Thursday, June 12, 2014


Uncle Ritchi, New Years, 1950

Thursday, June 12, 2014

I’m on vacation, but I’m not.
In this profession, it is impossible to completely get away from it all, despite leaving the state.
The world changes, but fundamentally remains the same.
I’ve always considered it a rat race I wanted no part of. I always took jobs that got me out of rush hour traffic or allowed me to go against it.
I even took a day job once baking in Bud Lake, partly because I got to drive in the opposite direction and mock the flock of geese-like people rushing to get to work in the other direction.
This mockery stopped when my 1969 Fairlane blew a transmission, and I could hardly walk the fifty miles each way from Passaic.
This made me vow to take a job I could walk to, and for several years, I managed this, walking to the local Fotomat, and the local Dunkin.
Even when I drove, I knew I didn’t have to.
This didn’t work when I finally became a reporter and had to travel to Paterson, West Paterson and Totowa.
By this time, I had gotten my crazy uncle placed in a home in West Milford, and in order to see him, I had to drive.
The concept of faxing was relatively new and for a while I used this to send my stories to the newspaper officers in Butler.
But then, I got the idea that I could deliver my stories to the office, and then make my way up to see my uncle to share lunch.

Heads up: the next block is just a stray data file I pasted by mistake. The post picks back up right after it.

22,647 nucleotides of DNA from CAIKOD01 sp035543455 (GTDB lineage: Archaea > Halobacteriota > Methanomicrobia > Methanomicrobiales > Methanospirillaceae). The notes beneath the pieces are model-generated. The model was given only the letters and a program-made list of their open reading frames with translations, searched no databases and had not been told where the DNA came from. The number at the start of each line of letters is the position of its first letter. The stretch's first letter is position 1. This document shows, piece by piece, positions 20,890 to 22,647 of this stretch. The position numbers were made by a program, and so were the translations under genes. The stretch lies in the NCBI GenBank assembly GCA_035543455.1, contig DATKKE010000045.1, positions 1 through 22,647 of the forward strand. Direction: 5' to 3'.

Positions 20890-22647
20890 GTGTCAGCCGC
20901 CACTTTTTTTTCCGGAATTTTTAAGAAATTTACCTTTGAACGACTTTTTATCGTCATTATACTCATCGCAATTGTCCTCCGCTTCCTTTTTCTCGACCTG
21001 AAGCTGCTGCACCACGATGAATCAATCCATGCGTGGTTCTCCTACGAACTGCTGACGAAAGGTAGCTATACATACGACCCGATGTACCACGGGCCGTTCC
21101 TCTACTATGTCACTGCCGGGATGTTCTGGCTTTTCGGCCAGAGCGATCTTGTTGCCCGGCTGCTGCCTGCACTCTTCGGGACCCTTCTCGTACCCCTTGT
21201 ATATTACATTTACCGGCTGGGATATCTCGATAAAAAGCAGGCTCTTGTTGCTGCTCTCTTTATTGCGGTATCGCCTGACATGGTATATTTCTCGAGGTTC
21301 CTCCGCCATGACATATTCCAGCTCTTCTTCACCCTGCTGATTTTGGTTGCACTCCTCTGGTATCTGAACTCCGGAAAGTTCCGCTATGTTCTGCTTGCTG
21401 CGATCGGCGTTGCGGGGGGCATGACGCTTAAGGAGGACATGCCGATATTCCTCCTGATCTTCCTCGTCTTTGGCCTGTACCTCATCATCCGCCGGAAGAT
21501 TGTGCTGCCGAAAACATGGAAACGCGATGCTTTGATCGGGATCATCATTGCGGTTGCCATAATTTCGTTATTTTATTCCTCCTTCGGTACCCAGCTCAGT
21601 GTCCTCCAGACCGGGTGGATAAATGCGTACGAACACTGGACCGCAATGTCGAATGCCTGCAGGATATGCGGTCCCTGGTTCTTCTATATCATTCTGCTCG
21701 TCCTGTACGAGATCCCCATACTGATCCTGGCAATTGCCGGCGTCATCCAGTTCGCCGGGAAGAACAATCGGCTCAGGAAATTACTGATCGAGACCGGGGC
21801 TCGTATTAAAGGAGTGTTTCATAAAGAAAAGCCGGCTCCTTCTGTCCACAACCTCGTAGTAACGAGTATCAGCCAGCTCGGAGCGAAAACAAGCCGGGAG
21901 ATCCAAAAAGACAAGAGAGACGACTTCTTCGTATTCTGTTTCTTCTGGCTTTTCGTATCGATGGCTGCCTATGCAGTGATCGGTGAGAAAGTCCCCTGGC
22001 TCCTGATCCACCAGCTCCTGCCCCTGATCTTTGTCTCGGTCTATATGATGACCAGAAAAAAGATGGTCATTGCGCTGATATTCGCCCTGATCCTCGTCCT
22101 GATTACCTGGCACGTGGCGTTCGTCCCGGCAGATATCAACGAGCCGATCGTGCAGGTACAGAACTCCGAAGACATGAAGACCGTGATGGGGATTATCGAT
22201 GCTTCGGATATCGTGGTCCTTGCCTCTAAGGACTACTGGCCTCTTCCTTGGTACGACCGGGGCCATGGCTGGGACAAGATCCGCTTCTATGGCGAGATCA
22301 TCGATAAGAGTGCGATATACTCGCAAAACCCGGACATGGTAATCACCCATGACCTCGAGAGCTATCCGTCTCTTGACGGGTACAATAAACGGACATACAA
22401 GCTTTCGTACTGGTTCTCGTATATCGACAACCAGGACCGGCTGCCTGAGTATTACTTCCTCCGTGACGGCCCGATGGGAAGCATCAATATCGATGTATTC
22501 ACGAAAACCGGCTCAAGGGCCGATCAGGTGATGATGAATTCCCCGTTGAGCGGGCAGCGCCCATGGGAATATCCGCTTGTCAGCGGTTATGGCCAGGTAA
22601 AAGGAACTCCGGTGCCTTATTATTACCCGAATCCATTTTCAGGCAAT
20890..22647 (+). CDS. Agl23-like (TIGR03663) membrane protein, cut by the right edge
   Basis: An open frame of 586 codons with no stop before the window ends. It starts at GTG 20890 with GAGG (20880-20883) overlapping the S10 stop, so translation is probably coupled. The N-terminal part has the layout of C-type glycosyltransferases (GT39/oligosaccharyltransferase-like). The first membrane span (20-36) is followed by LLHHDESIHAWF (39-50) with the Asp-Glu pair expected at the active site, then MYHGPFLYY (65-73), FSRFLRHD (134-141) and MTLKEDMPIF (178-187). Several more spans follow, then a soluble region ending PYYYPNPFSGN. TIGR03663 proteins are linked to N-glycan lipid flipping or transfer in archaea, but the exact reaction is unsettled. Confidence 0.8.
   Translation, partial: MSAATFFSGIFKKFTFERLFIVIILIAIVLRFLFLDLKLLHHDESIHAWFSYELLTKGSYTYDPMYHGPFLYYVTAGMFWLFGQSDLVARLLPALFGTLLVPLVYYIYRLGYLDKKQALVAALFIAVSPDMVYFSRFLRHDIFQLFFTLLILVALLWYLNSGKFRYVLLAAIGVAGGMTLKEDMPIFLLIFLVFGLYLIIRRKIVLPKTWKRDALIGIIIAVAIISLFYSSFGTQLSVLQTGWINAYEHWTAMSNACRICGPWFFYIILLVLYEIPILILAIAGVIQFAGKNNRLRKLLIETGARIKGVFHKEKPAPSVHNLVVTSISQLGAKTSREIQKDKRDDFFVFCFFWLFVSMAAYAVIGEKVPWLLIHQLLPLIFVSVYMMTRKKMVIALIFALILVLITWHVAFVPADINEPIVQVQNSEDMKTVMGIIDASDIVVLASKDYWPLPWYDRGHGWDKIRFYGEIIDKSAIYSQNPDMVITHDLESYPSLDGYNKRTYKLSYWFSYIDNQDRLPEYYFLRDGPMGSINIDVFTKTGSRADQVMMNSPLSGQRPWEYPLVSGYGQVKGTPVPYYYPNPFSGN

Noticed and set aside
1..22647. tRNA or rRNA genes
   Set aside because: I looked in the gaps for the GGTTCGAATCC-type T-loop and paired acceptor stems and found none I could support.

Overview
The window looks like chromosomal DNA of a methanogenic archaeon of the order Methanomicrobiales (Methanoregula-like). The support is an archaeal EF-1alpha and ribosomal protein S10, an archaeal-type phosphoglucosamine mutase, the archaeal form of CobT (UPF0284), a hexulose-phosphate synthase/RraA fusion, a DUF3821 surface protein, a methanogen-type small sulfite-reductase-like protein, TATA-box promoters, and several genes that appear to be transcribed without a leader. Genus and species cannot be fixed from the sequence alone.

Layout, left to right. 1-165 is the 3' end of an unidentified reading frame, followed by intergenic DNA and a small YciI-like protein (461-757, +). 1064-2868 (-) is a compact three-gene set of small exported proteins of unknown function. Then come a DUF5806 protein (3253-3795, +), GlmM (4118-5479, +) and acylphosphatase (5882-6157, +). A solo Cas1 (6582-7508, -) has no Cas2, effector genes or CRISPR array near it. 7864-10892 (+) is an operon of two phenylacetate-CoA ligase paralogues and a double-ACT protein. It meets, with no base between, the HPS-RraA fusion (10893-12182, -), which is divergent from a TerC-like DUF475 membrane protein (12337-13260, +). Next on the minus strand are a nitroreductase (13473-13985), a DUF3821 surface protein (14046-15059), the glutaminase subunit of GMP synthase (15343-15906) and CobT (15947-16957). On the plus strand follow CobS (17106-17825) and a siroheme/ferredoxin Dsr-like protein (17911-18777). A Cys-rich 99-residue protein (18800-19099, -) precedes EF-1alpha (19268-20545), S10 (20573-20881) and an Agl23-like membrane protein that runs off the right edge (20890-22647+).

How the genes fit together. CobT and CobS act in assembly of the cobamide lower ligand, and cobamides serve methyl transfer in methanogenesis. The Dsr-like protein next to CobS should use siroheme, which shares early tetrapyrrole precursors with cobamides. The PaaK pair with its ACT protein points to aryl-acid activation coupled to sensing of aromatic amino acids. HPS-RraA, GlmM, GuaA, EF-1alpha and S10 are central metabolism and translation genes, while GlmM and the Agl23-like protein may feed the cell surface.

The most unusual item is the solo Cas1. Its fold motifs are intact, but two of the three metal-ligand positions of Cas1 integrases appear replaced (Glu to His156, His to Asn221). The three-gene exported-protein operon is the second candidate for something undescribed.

This became a weekly ritual we both enjoyed, although the place he stayed at was horrible, and eventually, a social worker helped me relocate him closer to home in Haledon – where he lived out the remaining decade of his life, and I got to see him more frequently because it was near enough to make the trip there and back in a quarter of the time it took when I traveled to West Milford.
Vacation is a mental concept, a breaking of routine so that I can regroup. I tend to work as hard on vacation as I do during my average work week, but at different things.
Like all vacations I can recall in my life, the world changes dramatically during that time off. So that the world I return to is not the same one I left. This isn’t always perception, but a real thing.
Perhaps we just notice changes less when we live through them, and so by breaking away, we miss the intermittent steps that make them imperceptible.
I’m not sure which is worse, noticing the changes, or not noticing them, to live through a changing world unconsciously or to suffer the abruptness change imposes on us.

I suppose I prefer the latter, needing consciousness over unconsciousness, painful sight over stumbling blindly through darkness – though in both cases, I never really know what to expect. But to react to change, to learn from it, I need to see it happening.

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